The Army-Navy football games of 1963 and 1964 — featuring Navy’s quarterback Roger Staubach against Army’s relatively unknown counterpart Rollie Stichweh — remain to this day two of the most exciting football games I have ever seen.
Navy won the 1963 game 21-15 and went on to play National Champion Texas in the Cotton Bowl. That simple statement, however, does not begin to do justice to the incredible sense of excitement, hope and — ultimately — frustration with which we cadets watched our underdog team come to the brink of what would have been perhaps the most stunning upset in the long history of what has been called “The Greatest Rivalry in All of Sports” (by Bill Cromartie in his book “Army-Navy Football”).
I was a West Point plebe at the time and this was my first Army-Navy game. The crushing sense of disappointment with which the game ended has stayed with me over the intervening years, ameliorated only somewhat by the following year’s 11-8 win and Army’s overall 2-1-1 record against Navy during my cadet years.
Dan Jenkins of Sports Illustrated wrote an excellent story about the game, which I cut out and have saved. It describes in excruciating detail how close Army came to winning the 1963 game and why the loss was all the more frustrating for its anti-climatic conclusion. The Jenkins article is reproduced in a Power Point presentation linked here:
Note that the crucial onsides kick recovery at Navy’s 49 yard line with 6:13 to play was made by none other than Rollie Stichweh!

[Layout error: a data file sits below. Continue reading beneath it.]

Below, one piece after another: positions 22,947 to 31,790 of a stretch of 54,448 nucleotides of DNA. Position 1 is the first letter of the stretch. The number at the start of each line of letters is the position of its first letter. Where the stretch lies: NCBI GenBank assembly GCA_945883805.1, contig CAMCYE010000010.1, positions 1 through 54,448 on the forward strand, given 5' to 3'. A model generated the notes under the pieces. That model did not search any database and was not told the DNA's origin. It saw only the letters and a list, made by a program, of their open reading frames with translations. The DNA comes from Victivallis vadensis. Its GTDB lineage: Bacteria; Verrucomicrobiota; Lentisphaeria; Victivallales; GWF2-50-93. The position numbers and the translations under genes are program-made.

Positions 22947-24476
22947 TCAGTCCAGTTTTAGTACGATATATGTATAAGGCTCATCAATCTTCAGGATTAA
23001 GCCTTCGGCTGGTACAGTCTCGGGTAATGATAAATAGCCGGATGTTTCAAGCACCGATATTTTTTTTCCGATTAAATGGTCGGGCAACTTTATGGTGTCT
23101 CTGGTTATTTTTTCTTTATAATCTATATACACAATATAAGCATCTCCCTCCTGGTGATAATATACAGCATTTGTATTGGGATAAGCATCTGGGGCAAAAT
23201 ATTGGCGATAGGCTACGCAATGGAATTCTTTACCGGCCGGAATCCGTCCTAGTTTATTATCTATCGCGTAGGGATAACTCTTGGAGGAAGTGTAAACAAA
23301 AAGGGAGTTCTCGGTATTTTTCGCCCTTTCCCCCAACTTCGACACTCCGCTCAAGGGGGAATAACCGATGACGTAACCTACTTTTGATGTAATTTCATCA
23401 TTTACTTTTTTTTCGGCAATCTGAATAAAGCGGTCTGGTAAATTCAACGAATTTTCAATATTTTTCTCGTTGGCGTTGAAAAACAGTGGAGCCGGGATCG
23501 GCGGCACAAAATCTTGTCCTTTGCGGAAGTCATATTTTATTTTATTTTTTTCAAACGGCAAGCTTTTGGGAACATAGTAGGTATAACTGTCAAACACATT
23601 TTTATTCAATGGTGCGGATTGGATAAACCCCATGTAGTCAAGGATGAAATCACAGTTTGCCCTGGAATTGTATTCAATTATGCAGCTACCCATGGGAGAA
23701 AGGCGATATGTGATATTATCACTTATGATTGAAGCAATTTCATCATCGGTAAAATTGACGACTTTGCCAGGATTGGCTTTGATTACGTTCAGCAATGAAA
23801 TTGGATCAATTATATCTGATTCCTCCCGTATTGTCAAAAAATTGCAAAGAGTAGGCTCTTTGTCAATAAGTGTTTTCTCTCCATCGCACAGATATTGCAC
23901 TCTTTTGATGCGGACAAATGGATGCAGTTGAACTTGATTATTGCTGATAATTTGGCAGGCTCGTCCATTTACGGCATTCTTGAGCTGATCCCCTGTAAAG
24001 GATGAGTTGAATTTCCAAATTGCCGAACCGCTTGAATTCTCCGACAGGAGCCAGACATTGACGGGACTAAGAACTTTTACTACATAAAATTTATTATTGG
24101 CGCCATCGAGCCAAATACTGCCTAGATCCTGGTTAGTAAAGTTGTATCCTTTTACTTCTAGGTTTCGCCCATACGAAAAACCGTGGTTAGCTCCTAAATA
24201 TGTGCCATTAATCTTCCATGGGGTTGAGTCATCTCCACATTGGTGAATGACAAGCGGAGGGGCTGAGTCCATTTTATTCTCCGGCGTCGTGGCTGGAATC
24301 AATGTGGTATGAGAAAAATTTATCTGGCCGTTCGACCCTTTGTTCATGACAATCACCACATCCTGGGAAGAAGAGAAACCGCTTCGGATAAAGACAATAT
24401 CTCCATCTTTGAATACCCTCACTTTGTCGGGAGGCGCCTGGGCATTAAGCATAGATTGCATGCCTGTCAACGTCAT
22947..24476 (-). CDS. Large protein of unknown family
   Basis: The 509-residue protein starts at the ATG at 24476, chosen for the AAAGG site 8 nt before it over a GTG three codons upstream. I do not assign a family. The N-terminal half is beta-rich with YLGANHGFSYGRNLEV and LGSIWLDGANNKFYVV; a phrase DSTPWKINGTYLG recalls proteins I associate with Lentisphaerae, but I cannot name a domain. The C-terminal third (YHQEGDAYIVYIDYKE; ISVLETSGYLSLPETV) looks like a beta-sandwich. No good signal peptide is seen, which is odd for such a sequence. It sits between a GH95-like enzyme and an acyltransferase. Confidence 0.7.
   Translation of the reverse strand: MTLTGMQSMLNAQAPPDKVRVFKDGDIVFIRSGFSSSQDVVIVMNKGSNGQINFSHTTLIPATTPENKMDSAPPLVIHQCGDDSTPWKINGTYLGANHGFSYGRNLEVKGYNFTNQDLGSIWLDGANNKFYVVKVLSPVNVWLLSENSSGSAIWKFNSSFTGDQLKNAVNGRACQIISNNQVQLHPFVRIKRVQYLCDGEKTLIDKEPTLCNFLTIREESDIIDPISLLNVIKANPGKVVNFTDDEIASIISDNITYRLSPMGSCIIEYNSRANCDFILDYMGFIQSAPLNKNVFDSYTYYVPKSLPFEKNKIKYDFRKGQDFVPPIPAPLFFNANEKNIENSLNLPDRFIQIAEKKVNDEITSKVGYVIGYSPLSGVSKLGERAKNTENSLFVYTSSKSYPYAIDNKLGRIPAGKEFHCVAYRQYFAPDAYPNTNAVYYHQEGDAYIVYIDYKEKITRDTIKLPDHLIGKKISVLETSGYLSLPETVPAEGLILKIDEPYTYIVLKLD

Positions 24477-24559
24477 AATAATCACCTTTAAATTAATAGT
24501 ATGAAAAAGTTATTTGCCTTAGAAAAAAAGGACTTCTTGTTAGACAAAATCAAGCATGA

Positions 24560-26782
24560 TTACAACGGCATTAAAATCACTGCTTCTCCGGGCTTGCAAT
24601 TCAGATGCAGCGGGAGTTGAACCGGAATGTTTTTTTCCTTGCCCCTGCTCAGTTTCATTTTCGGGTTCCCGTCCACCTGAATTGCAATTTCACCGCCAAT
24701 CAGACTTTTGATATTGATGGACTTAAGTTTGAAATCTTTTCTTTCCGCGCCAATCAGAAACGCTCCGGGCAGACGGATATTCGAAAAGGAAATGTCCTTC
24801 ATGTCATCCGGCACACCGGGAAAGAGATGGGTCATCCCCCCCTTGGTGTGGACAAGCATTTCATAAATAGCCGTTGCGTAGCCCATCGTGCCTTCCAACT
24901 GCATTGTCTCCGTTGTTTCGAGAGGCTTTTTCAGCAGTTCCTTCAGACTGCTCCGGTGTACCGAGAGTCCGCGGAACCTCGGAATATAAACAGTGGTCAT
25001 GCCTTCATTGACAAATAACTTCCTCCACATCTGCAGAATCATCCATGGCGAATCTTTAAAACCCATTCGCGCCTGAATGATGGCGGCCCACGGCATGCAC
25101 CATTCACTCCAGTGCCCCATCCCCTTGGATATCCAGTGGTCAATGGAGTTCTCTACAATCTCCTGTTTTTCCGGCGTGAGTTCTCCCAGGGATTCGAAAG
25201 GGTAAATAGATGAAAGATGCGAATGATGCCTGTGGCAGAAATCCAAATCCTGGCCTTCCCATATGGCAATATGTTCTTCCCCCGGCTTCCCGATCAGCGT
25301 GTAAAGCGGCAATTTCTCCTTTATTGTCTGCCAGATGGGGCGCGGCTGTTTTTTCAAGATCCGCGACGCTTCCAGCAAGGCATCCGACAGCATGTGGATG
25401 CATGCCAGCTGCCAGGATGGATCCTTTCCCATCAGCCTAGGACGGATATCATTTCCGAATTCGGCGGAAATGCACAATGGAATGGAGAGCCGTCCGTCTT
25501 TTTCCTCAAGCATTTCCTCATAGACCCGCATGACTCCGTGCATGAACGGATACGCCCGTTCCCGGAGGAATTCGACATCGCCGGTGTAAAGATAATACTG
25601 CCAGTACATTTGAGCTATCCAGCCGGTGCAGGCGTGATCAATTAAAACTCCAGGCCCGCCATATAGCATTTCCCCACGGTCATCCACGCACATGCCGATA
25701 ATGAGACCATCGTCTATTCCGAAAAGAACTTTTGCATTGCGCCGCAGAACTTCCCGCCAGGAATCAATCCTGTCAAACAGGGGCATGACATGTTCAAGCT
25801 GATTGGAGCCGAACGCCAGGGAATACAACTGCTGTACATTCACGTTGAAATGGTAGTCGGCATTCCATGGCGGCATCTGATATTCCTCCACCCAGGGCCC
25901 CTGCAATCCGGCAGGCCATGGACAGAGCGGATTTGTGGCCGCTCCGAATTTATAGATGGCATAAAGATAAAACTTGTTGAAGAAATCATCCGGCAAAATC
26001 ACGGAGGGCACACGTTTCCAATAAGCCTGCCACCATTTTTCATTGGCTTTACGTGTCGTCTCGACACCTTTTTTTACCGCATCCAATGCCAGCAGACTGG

There was no way the 1964 rematch between Staubach and Stichweh — both first classmen (seniors) at the time — could match the drama of the 1963 game, but it was almost equally as exciting and infinitely more satisfying for Army fans, as Army broke Navy’s five game series winning streak.
Neither team had a winning record in 1964 (Army entered the game 3-6 and Navy 3-5-1), but Navy was a slight favorite to win their sixth in a row. Nevertheless, the game was tied 8-8 at halftime and with just 9:33 to play in the game, my classmate Barry Nickerson kicked a field goal to put Army up 11-8. Incredibly, this was Army’s first field goal against Navy in 33 years.
Army’s defense then took over and with Navy at the Army 27 late in the game, sacked Staubach twice for big losses and on a 4th and 36 forced an incomplete pass to preserve the win.
My Army-Navy game experience as a cadet was rounded out by a sister-kissing 7-7 tie in 1965 and a solid 20-7 win in 1966 (giving Army a sterling 8-2 record for the season).
Ironically, I was commissioned an ensign in the Navy upon graduation and have not seen an Army-Navy game in person since. I remain a college football fan, primarly focused (through #1 son’s affiliation with the team and local proximity) on the University of California’s Golden Bears. Nevertheless, my memories of the 1963 & 1964 Army-Navy games in particular remain indelibly impressed and will never be forgotten.